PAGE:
All these different influences and approaches became decisive in teaching Ange innovation. “I believe innovation is not about some sort of fancy theories or development,” she says “It is about seeing the same old problems with a new perspective. From there you can find a better solution, which of course comes from your diverse personal experience, your professional background, and your studies.” Ange concludes, “The program taught me to solve problems using different solutions – it broadened my mindset and made me see different perspectives.”

Driving innovation in Germany and China: where are the differences?

After graduation, Ange co-founded a consulting firm, together with her husband, specializing in organizational structure and family businesses between China and Germany. Currently, the graduate is consulting a Chinese private company in the education sector. Ange has seen what enables innovation – and what holds it back – in these two countries. While Germany is very good at ensuring quality in executing ideas, sometimes an over-emphasis on quality in the beginning could slow the process down. In China, ideas develop faster, it also makes competition fiercer – there is less fear of failing, and therefore the race to innovate is tight, explains Ange. “Innovation needs people who believe in the product,” she says. “In China, the problem is not the lack of money – it is about who has a great idea and who gets to invest in it first. Whereas in Germany, I think people are less willing to throw money into half-formed ideas. I like the speed of innovation in China and the quality of the Germans. So I am trying to find a balance between the two. That, I believe, will drive better innovation.”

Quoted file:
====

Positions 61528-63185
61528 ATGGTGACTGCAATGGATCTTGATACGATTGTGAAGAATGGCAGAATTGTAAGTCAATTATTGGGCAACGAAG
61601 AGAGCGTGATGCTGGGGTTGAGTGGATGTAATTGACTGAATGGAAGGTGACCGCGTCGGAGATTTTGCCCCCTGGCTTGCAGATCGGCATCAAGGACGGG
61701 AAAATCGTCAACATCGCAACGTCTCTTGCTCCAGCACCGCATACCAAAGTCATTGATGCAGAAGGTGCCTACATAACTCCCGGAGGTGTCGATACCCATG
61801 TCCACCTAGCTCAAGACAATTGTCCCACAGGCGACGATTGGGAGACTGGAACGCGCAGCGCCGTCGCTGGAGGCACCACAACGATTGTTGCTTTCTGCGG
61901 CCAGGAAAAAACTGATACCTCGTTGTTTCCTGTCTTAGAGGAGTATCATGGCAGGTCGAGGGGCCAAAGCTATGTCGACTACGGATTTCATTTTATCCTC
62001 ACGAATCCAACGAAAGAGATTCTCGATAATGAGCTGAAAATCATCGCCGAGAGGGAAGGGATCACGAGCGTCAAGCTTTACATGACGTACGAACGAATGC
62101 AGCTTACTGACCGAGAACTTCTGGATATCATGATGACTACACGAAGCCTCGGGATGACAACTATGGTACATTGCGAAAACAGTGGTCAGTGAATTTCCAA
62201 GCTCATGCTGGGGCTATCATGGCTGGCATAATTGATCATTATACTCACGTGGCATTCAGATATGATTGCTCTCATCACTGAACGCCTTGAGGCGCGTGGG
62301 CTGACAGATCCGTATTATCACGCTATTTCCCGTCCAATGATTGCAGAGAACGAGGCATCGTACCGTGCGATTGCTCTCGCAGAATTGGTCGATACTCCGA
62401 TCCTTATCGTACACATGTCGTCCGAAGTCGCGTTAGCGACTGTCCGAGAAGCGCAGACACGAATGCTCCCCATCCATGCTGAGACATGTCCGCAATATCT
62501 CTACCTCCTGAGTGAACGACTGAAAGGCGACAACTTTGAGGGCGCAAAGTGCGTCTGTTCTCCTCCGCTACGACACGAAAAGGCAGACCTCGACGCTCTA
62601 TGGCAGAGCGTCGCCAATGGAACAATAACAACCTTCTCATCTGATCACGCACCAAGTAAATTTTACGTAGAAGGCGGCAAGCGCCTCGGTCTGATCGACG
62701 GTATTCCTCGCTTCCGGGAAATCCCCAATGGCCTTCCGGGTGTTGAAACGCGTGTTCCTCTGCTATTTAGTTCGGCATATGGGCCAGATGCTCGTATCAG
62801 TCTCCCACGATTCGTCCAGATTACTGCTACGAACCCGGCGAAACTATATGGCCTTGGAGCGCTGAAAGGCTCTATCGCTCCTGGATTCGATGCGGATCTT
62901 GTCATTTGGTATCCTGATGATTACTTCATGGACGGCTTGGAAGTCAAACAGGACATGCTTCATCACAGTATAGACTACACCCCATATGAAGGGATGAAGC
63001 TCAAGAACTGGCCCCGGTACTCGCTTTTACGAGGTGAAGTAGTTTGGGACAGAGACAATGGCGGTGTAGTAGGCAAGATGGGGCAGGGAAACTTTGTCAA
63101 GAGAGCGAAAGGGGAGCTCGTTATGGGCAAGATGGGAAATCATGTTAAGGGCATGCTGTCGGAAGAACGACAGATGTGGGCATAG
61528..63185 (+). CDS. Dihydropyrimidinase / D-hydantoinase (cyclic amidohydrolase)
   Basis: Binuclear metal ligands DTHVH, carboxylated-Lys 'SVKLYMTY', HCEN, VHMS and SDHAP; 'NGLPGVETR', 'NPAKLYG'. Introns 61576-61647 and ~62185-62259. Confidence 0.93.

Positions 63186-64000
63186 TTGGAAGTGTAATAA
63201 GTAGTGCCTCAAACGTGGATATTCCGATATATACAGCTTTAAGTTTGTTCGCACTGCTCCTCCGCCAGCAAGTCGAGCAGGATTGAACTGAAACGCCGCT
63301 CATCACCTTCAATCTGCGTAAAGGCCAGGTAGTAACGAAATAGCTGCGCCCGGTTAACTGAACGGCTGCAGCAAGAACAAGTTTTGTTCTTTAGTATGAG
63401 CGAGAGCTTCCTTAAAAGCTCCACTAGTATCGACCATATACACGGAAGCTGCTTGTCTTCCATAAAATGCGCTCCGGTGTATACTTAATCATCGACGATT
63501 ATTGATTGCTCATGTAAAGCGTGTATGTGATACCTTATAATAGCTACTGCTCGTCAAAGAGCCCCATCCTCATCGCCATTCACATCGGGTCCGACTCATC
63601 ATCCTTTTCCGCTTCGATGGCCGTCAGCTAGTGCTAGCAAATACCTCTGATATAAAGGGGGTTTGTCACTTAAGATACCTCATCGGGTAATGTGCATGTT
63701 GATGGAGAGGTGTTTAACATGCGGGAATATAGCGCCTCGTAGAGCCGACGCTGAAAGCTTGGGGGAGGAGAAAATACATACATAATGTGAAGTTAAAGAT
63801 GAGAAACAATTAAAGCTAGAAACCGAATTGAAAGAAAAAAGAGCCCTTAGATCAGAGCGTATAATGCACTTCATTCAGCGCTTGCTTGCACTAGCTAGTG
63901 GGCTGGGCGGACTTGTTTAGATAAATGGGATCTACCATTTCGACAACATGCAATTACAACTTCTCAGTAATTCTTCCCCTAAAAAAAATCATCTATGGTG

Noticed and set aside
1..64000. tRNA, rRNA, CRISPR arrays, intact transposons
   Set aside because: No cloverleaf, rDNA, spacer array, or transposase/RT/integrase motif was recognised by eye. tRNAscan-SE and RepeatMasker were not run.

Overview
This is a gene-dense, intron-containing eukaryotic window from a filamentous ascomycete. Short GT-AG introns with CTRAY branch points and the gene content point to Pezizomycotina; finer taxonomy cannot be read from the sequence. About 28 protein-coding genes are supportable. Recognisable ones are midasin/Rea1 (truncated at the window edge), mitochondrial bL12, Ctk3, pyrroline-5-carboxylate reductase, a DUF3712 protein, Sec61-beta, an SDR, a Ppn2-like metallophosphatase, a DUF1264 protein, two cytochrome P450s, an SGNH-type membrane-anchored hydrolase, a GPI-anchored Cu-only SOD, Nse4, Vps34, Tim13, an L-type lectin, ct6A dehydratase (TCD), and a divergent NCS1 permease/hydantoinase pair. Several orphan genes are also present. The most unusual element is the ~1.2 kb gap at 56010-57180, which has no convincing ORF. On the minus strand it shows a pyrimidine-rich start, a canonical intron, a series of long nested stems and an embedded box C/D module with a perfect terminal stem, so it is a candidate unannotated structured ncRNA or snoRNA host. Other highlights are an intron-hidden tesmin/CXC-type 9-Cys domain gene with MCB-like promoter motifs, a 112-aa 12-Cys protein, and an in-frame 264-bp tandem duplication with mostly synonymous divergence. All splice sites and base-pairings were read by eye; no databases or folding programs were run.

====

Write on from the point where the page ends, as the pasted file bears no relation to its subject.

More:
Creating a future for younger generations

In the future, Ange aims to combine her experiences from Germany, China, and Australia and solve problems for companies and their customers. Reflecting on her current projects, she shared that education is an industry where driving innovation can be tough, as it will take a few years for the effects of innovation to show. However, investing in education can be worth it. “Education is a meaningful industry because you create a lot of value for teens at a young age, and who knows which small things you do today will change their life in the future,” argues Ange.

For now, Ange wants to establish her company. And maybe, in the future, found another start-up. She was able to use the Master in Management & Innovation program to open up her perspective, challenge herself, and find her place in the business world. “The world is changing, and young people should become more flexible about where and how they can create value,” she says. “It is not just about having a super-fancy CV, but it is also important to work hard and find your point of difference. I am in a luxury position because I already found my passion – I know what I want to do and how I can create value in a unique way.”